Humidity domes raise the humidity and hold moisture for your seedlings. These domes are 7" high and have two air vents in the top, to help control condensation.
Seed starting mix is a sterile, soil-less mix, designed to get your seeds germinated.
You’ll want to label your trays so you’ll know the type of seed you’ve planted. Labels are available in a wood or plastic and they can follow
your seedlings from the starting tray right into the garden. As your seedlings grow, they will need plenty of light. 
Grow lights are available in compact fluorescent lights (CFL) and 2' and 4' fluorescent bulbs. We’ll have more on supplemental lighting in the next segment. If you have questions, stop in and talk to us. We’re here to help you.


Tuesday, February 10, 2015

Which tomato is right for you?

Which tomato is right for you? The answer depends on several factors, including location, space and deciding what you want from your plant. Tomato plants need sunlight to grow well; a minimum of 7 hours. The more sunlight, the better the plant will produce.  Regarding space, on the average a tomato will take up about four square feet, considering the staking involved to keep your plant upright. Next, tomatoes tend to fall into two categories, determinate and indeterminate.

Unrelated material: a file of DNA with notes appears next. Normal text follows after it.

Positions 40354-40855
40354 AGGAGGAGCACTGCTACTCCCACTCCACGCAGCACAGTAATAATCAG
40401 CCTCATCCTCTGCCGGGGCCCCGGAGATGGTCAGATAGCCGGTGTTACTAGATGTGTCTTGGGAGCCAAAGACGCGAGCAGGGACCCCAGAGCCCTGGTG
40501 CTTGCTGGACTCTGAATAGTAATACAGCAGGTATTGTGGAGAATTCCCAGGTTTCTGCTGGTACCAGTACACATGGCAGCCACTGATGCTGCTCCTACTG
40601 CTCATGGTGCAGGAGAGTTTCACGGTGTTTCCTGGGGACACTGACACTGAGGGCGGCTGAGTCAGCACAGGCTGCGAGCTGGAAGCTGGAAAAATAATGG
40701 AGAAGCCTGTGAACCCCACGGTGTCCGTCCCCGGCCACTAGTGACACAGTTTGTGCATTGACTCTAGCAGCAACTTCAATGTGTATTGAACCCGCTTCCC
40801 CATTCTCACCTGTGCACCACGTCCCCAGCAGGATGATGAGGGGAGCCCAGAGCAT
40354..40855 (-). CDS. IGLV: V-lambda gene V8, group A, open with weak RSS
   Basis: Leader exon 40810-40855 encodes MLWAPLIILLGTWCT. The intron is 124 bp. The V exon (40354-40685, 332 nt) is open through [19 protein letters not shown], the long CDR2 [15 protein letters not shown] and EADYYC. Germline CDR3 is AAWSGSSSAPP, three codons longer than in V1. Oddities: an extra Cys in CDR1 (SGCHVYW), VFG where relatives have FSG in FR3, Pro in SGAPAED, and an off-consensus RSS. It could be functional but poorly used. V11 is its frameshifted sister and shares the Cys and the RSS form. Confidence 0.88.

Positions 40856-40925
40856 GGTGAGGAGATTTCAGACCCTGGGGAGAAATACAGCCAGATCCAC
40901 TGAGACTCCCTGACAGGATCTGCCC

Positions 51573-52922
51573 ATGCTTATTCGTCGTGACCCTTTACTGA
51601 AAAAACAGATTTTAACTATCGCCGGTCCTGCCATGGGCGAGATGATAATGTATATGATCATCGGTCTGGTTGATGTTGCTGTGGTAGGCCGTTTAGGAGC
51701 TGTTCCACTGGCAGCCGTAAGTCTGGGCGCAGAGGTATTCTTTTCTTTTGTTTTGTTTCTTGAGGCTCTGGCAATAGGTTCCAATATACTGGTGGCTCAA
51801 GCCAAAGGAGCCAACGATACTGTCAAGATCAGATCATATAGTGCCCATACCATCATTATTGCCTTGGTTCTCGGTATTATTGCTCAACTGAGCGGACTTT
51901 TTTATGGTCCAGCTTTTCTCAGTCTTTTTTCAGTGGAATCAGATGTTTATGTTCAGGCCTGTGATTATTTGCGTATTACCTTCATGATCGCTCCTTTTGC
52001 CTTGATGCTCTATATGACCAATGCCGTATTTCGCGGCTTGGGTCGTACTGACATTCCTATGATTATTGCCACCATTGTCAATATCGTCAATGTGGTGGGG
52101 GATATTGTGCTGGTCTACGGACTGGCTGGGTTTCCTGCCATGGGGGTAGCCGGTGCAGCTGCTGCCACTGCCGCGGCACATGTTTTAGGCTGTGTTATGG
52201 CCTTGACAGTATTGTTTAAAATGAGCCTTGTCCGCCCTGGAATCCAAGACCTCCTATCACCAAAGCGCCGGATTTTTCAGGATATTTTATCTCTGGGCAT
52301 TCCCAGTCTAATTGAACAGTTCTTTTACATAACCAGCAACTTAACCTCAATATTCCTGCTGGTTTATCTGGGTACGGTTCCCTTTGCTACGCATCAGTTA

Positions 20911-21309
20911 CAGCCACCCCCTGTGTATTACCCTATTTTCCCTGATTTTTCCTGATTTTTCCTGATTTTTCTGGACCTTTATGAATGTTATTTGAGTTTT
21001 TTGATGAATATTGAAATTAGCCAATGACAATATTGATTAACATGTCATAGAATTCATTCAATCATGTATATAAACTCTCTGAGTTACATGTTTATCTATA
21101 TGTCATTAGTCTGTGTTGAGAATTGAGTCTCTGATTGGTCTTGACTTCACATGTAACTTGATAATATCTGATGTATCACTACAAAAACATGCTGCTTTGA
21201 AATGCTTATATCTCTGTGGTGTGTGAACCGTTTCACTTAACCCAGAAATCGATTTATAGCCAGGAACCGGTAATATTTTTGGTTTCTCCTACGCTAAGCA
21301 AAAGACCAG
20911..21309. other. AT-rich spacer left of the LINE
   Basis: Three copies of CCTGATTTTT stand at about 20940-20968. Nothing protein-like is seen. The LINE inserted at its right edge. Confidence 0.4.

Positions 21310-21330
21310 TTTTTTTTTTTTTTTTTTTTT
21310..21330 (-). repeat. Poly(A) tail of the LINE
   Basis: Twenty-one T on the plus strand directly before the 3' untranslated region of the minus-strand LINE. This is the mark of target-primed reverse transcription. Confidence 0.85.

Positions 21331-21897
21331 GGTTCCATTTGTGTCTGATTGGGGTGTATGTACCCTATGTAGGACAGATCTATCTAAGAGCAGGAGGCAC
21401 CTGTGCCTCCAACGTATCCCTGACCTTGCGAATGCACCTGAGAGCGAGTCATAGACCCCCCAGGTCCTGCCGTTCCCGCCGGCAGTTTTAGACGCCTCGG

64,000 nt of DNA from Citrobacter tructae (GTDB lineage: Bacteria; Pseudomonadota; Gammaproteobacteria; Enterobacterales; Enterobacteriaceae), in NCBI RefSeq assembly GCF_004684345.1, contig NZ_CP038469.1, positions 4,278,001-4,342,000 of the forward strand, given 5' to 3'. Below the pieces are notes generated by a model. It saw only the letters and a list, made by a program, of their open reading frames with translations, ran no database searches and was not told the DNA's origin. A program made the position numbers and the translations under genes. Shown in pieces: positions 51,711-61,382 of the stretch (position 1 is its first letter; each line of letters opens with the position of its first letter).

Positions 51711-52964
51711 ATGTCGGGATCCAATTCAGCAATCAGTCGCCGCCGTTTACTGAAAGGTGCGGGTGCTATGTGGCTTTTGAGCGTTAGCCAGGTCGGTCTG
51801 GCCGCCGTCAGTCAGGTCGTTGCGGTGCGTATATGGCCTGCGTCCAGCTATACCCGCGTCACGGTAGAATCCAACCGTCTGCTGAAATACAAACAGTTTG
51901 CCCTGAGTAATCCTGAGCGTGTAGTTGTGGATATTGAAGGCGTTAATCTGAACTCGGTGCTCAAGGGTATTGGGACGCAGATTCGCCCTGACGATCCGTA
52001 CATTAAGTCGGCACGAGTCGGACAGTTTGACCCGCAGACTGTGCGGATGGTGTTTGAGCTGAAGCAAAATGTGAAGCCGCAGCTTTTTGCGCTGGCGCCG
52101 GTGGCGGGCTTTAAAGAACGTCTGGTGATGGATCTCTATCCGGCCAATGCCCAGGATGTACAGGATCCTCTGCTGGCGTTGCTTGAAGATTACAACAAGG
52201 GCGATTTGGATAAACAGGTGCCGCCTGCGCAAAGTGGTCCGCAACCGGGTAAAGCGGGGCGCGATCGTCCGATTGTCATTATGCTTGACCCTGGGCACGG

Determinate type tomatoes (often called bush tomatoes) grow to around 3' to 4' and then set their all at once. These tomatoes are ideal if you’re planning to do some canning or make salsa. Determinate tomato types include 'Ace' and 'Health Kick'.
Indeterminate type tomatoes will continue to grow and produce fruit throughout the season. It is not unusual for indeterminate tomato plants to grow over 8' tall. 'Brandywine' and 'Indigo Rose' are examples of indeterminate tomatoes.  Another deciding factor is the choice between heirloom and hybrid tomatoes.
Heirloom tomatoes are varieties that have been produced for generations. Some have production records going back 100 years. Two favorite heirloom tomatoes include 'Cherokee Purple' and 'Dinner Plate'. Hybrid tomatoes are a cross between two different tomatoes. Hybrid tomatoes are typically what you would find in the supermarket. Some favorite hybrid tomatoes are 'First Lady' and 'Early Girl'. Some varieties of tomatoes have been developed especially for container growing.
These include 'Red Robin' and 'Megabite'. These are great for your patio or in a hanging basket! The varieties listed are just a few of the dozens of tomatoes which can be grown here successfully.